Maker Movement Mania

Snowcookie Wearable Device for Skis Can Help Correct Your Snowplow

Deb Miller Landau iQ Managing Editor

Whether you’re a new skier or you’ve carved many mountains, a new device can help you become a better skier.

Anyone who has learned to ski as an adult knows how difficult the sport is to grasp. In addition to the fear of falling to your doom, you are constantly bombarded with information: bend your knees, lean forward, release your edge, carve more, lean left, lean right, use your poles, look ahead. Anyone who learned as a child can usually get down the mountain just fine, but is likely to be riddled with bad habits picked up along the way.

Runners and cyclists have a variety of smartwatches; skiers may soon have Snowcookie. A top 10 finalist in the Intel Make it Wearable challenge, Team Snowcookie has created a device that can help improve a skier’s ability.

Snowcookie founder Martin Kawalski, an orthopedist who’d seen many accidents and broken bones he thought could’ve been avoided, studied the mechanics of ski injuries. He learned that the body could give biofeedback that would greatly improve a skier’s safety and ability.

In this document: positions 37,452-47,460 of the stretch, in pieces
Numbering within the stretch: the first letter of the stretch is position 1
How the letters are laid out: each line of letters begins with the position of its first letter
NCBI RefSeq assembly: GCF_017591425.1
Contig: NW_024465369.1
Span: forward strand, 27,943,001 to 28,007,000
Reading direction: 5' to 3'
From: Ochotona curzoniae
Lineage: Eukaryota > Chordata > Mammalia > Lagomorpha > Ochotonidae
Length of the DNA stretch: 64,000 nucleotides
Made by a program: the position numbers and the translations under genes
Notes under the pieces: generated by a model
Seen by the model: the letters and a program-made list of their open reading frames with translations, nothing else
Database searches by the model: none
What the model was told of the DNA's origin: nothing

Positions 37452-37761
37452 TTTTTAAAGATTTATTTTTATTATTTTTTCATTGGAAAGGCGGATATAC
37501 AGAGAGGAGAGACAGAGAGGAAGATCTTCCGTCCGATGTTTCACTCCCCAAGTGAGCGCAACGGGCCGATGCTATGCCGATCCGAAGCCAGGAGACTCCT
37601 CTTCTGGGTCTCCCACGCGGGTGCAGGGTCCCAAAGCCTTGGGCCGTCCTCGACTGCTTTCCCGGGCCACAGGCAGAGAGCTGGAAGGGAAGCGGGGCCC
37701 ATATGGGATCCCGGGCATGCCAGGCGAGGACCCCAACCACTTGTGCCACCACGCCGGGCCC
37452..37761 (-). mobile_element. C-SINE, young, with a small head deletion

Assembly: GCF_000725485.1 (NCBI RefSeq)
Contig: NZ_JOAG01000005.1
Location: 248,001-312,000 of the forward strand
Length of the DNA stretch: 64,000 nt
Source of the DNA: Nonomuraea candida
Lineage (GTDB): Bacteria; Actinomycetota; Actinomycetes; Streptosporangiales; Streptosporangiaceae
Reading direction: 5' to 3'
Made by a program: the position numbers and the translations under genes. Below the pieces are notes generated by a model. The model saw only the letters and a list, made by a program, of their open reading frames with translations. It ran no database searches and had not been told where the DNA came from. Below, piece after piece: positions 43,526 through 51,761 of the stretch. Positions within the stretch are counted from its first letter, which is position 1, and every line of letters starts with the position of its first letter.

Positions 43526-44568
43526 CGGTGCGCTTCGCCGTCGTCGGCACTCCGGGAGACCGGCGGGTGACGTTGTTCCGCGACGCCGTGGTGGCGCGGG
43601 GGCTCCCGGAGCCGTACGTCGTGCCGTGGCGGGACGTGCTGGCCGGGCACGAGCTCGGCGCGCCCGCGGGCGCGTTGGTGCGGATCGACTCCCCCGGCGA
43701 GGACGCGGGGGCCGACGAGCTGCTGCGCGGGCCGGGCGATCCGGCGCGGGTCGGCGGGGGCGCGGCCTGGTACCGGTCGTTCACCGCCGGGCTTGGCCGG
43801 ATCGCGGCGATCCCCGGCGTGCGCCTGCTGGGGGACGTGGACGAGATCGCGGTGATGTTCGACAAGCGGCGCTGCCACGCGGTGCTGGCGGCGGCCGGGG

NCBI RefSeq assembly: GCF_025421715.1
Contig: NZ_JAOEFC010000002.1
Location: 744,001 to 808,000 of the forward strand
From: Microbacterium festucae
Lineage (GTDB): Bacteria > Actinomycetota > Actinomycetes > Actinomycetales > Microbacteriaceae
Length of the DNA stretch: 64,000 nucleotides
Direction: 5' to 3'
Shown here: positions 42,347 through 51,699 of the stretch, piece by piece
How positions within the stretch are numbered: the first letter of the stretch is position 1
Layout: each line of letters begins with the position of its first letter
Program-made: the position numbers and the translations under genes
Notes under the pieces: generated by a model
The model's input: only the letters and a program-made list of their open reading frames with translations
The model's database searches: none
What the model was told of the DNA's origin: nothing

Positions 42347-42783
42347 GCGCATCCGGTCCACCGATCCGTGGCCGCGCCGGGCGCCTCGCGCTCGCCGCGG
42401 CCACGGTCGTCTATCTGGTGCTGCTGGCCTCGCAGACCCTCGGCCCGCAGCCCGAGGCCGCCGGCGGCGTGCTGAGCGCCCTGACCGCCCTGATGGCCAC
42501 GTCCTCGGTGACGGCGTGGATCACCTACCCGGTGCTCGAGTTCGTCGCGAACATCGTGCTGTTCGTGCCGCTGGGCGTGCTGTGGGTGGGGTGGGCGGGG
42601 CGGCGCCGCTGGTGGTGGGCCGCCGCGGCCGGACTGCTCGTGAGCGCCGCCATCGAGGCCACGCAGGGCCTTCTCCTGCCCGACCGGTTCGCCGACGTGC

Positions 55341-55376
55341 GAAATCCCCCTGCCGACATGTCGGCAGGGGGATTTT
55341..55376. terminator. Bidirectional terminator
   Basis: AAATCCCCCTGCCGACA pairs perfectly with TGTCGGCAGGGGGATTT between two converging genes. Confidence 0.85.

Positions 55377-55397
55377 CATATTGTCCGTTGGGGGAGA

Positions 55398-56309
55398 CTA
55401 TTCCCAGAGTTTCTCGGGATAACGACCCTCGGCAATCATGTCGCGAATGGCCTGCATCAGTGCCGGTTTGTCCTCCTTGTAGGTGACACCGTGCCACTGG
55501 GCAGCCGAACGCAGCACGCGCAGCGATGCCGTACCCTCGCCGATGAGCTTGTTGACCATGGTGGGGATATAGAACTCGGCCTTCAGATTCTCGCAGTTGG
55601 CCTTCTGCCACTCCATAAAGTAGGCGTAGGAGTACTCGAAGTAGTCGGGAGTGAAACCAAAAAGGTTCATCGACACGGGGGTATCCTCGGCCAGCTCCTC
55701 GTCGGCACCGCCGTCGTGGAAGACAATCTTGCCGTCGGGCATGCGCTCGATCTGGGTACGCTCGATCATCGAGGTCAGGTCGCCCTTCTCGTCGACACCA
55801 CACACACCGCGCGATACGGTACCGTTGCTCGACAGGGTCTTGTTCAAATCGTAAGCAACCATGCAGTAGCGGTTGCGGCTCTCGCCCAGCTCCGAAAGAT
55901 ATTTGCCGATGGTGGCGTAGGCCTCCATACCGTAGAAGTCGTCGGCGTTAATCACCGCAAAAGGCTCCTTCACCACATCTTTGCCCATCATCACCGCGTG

“It will greatly enhance the way people learn to ski,” says Kawalski. “It will make you a safer, better and more connected skier.”

The “cookie” is a small disk embedded with sensors that attaches to the tips of both skies. The Intel Edison technology-powered device tracks an athlete’s movement and speed, along with altitude, elevation, even G-force. The data is downloaded onto the skier’s phone, so they can get feedback and improve skiing performance.


Editor’s Note: Make it Wearable is a global initiative introduced by Intel at CES 2014 to inspire new concepts, fuel innovation and evolve personal computing in exciting new ways. This series profiles the top 10 finalists competing for the grand prize of $500,000. Winners will be announced November 3 in San Francisco.


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